Songes and Sonettes

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Introductory notes

The Tottel’s Miscellany was the first printed anthology of English poetry, published by Richard Tottel in 1557. This selection (from the second edition) includes a short poem by Thomas Wyatt (1503-1542) on a starving mother consuming her child during the siege of Jerusalem; and a poem by Nicholas Grimald (1519-1562) on the death of the astronomer Zoroas, based on the Alexandreis of Philippe Gualter de Chatillon. In this poem, Zoroas, who is able to predict calamities such as famines and plagues with accuracy, fights the war with total awareness of his impending death. In the language of these poems, hunger, suffering, and death exemplify pathos and heroism.

written by the right honorable Lorde
Henry Haward late Earle of Sur-
rey, and other.

Apud Ricardum Tottel.
Cum privilegio ad impri-
mendum solum.

PUBLISHED BY Apud Richardum Tottel



1.1. Of the mother that eat her childe at the seige of Jerusalem.

IN doubtfull breast whiles motherly pity
With furious famine standeth at debate,
The mother sayth: O chyld unhappy
Returne thy bloud where thou hadst milke of late
Yeld me those limmes that I made unto thee,
And enter there where thou were generate.
For one of body against all nature,
To an other must I make sepulture.




2.1.1. The death of Zoroas, an Egiptian Astronomer, in the first fight, that Alexander had with the Persians.

The Memphite Zor [...]as, a cunning clarke:
To whom the heaven lay open, as his boke:
And in celestiall bodies he could tell
The movyng, metyng, light, aspect, eclips,
And influence, and constellacions all:
What earthly chances would betide: what yere
Of plenty, storde, what signe forwarned derth:
How winter gendreth snow, what temperature
In the primetide doth season well the soyl:
Why somer burns, why autumne hath ripe grapes:
Whether the circle, quadrate may become:
Whether our times heavens harmony can yelde:
Of four begins, among them selves how great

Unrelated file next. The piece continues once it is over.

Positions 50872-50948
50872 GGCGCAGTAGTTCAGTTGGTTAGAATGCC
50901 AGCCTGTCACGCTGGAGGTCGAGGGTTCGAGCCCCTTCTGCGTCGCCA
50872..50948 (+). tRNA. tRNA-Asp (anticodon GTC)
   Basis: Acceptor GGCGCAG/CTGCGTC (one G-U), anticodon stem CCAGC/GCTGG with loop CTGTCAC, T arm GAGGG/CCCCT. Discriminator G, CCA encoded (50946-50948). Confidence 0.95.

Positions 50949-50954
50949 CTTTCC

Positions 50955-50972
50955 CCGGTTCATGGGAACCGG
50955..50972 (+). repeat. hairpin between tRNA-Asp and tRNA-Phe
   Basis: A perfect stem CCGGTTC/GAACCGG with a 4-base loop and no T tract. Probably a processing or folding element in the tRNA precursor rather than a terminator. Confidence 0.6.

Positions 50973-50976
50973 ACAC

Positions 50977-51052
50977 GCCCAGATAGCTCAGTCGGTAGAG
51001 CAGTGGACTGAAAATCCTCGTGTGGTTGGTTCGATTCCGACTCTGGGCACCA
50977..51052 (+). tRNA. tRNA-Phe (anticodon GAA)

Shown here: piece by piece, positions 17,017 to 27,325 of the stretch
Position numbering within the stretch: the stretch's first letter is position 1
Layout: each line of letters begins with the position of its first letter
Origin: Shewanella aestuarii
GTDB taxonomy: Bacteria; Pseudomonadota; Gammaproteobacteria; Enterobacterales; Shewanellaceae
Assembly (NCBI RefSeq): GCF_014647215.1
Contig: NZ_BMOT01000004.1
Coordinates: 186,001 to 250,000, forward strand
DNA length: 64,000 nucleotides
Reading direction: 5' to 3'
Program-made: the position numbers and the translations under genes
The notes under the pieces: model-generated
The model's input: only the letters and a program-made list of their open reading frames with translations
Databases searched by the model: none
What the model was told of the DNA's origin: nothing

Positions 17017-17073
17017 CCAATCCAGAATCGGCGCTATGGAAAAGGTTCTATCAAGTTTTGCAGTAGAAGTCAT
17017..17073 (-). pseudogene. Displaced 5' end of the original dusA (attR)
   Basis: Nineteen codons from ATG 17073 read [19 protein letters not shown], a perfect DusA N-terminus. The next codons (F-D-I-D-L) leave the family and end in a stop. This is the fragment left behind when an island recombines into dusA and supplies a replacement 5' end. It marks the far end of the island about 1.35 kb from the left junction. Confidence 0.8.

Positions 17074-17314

Proporcion is: what sway the erryng lightes
Doth send in course gayn that first movyng heaven:
What grees, one from another distant be:
what starre doth let the hurtfull sire to rage,
Or him more milde what opposition makes:
What fire doth [...] qualify Mavorses fire:
what house ech one doth seke: what planet raignes
Within this hemisphere, or that, small things
I speake, whole heaven he closeth in his brest.
This sage then, in the starres had spied: the fates
Threatned him death, without delay: and sithe
He saw, he could not fatall order change:
Forward he preast, in battayle that he might
Mete with the ruler of the Macedoins:
Of his right hand des [...]rous to be slayne,
The boldest beurn, and worthiest in the felde:
And, as a wight [...]ow weary of his life,
And sekyng death: in first front of his rage,
Comes desperatly to Alexanders face:
At him, with darts, one after other throwes:
With reckles wordes, and clamour him provokes:
And saith, Nectanabs bastard, shamefull stain
Of mothers bed: why losest thou thy strokes,
Cowards among? Turne thee to me, in case
Manhod there be so much left in thy hart:
Come fight with me: that on my helmet weare
Appolloes laurell, both for learnings laude,
And eke for martiall praise: that, in my shield,
The sevenfold sophie of Minerve contein:
A match, more meet, sir king, than any here.